The Ephemeral Ice
I find myself driving up to Snoqualmie Pass quite frequently during the winter, and one of my favorite activities is track the progress of ice forming on Black Ice Crag, one of the Exit 38 crags. It is relatively low elevation (1500 ft) and close to the Puget Sound Lowlands, but its northern aspect seems to give it the ability to form ice when it seems too warm for lowland ice. I have watched it form to a certain extent many times, but never gotten out there before it fell apart.
We had a short cold snap that began on Sunday when Logan and I skied Snoqualmie Mountain and Red Mountain. At this point, there was absolutely no ice on the wall. It typically seems to take at least a week of cold temperatures (highs below 40 and lows below freezing at Exit 38) to form. But when I drove by on Wednesday afternoon to go skate skiing up at Cabin Creek, I was astounded to see such fast ice growth at Exit 38. Even south facing cliffs had ice daggers. And Black Ice Crag looked (relatively) fat!
On Thursday, I had a meeting in North Bend in the afternoon, but was able to get a look at the crag in the daylight. Despite daytime high temperatures of 55 in North Bend, the ice was hanging in there!
Porter met up with me after my meeting and we drove to Exit 38. It was now completely dark, so we tried to follow the Mountain Project approach beta. It appears that the “old jeep road” has seen very literal traffic since the creation of Wayne’s World, a superior dry tooling crag at the Far Side of Exit 38. We promptly began bushwhacking through the darkness, but we are sure that any trail that ever was there has been reclaimed by nature.
The surprisingly adventurous 0.2 mile approach continued, but we eventually hit the boulder field and scrambled our way through the loose rocks, bypassing the lower crag and reaching the Iron Horse Trail. It had taken less than 20 minutes, but was far more adventurous than expected.
We flashed our lights up at the ice. The leftmost route, CYA, looked fun to climb, but there was no way we were leading it. The ice was thin, visibly wet, and highly textured, which is typical for immature lowland Washington Ice. As we looked around, a laser followed our headlamps against the ice. It seemed to be coming from a truck on the far side of Exit 38. Porter said he guessed it was the laser from a rifle. Yikes!
We looked around but did not see an easy way to top rope any of the ice. In theory, one could supposedly hike around and set up a top rope, but I could tell that it would require climbing through steep forest and cliffs above the crag and then down to our climb, so it would not be easy. But that seemed to be our only option, so we donned crampons, a single axe, and quested around the right side of the crag.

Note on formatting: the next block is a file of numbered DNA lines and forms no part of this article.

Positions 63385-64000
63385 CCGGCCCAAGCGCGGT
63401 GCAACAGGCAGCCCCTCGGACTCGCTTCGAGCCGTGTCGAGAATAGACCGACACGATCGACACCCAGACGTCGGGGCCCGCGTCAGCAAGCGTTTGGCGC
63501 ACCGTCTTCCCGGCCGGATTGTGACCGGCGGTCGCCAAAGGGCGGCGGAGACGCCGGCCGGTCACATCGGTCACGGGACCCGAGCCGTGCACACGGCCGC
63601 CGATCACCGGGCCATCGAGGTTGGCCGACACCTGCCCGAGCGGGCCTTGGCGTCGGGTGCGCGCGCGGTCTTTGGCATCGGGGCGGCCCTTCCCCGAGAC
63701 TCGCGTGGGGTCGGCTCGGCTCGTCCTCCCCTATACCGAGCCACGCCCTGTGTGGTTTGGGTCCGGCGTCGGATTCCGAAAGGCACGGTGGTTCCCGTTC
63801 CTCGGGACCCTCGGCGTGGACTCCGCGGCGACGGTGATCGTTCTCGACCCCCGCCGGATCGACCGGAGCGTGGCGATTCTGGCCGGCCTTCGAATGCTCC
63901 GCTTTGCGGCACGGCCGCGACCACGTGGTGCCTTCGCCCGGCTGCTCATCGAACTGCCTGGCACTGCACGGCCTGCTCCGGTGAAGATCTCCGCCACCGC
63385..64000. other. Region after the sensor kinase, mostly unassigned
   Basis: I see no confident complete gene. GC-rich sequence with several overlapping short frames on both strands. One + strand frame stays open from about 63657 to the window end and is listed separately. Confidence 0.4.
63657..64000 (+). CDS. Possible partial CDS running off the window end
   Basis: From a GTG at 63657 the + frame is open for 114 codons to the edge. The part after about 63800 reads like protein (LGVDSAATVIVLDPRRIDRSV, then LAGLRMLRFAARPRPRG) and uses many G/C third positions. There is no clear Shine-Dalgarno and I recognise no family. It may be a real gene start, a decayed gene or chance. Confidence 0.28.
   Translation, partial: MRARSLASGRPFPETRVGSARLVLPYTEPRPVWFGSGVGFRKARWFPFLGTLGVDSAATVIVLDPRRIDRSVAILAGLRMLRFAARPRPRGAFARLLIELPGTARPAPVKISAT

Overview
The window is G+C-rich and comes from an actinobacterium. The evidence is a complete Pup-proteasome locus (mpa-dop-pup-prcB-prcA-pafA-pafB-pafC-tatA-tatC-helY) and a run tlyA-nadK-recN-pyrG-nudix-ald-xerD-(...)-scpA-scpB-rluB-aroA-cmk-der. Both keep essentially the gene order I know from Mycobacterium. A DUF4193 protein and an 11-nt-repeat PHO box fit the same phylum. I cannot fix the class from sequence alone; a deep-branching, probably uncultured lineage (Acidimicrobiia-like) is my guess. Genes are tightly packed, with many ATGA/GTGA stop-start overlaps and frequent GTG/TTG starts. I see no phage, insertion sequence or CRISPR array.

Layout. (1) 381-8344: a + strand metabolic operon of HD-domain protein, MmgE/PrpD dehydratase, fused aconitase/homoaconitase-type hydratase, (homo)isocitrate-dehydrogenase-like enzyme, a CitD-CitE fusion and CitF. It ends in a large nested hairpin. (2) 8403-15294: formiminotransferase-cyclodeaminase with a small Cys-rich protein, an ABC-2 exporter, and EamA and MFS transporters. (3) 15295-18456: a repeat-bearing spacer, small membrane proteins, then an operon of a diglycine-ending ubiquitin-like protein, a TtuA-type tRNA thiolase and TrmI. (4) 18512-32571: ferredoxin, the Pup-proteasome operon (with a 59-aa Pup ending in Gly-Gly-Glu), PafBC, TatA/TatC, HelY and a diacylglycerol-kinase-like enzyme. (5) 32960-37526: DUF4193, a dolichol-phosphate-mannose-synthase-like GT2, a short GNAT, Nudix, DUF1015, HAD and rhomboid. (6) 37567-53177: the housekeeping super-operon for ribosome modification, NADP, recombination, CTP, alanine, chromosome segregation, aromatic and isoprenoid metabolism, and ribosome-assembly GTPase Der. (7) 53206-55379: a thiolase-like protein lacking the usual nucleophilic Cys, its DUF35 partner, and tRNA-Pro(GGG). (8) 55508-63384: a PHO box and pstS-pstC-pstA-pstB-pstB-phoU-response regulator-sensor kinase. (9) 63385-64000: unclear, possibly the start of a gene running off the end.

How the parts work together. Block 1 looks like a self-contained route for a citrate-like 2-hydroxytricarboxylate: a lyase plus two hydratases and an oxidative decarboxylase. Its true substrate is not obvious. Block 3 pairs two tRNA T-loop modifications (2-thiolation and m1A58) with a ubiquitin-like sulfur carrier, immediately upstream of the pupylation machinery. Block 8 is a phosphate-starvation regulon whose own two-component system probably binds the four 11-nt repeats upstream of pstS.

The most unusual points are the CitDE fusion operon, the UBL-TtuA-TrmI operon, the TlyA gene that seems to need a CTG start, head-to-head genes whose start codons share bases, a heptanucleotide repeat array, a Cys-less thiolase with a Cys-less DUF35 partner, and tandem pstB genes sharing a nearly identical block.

The top rope access was definitely non-trivial. We scrambled easy mixed moves on mossy slabs, kicked our crampons into downed logs, and scratched with our tools for good turf sticks. But we eventually got to the top of the crag and began traversing left and then down. This led us perfectly to a tree with some old slings. Bingo! In all, it took us nearly 30 minutes to get to the top anchor. The darkness certainly added to the difficulty.
We added a new sling, saddlebagged our rope, and then rapped down into the climb. As we were descending the wall, we heard an “Off Belay” in the wind. Who else would be climbing at this time? And what were they climbing??
A 70m rope barely got us down to the bottom. This crag was bigger than we thought! The longer routes would require two ropes tied together.
The hard work was now complete and we could finally enjoy the climbing. We each took one lap, climbing about 30m of progressively thinner and more delicate ice. If you swung with much force, the ice made a resounding thunk and cracked. The climbing was very insecure, so we were fortunate to be on top rope with no overhead hazard. But it was very fun and engaging.
It was clear that the lifetime of this ice was measured in hours, not days. So after one lap, we decided to pull the rope and head out! CYA later!
On our descent, we took the direct approach back to the road and found it to be much quicker and more pleasant. It only took about 5 minutes!
There is something quite satisfying about climbing such ephemeral ice moments before it is gone. Ice climbing in Washington can be frustrating, but also highly rewarding if you are opportunistic and bring an adventurous attitude. Here is an ice feature that tens of thousands of people drive by each day, I had passed dozens of times, and yet few people ever actually climb! And thank you to Porter for going along with a silly backyard mission like this!
- This route is listed in the Washington Ice Guidebook as CYA (WI4, M4).
- For the approach, I would just park at the point where FS 9020 branches off Homestead Valley Road and hike straight towards the crag through the forest.
- The forest above the ice was surprisingly dry. So there does not need to be snow on the ground to form this climb, but I think the ground does have to have a certain amount of moisture. This is my guess why I have not seen it form so quickly when similarly cold in Nov-Dec.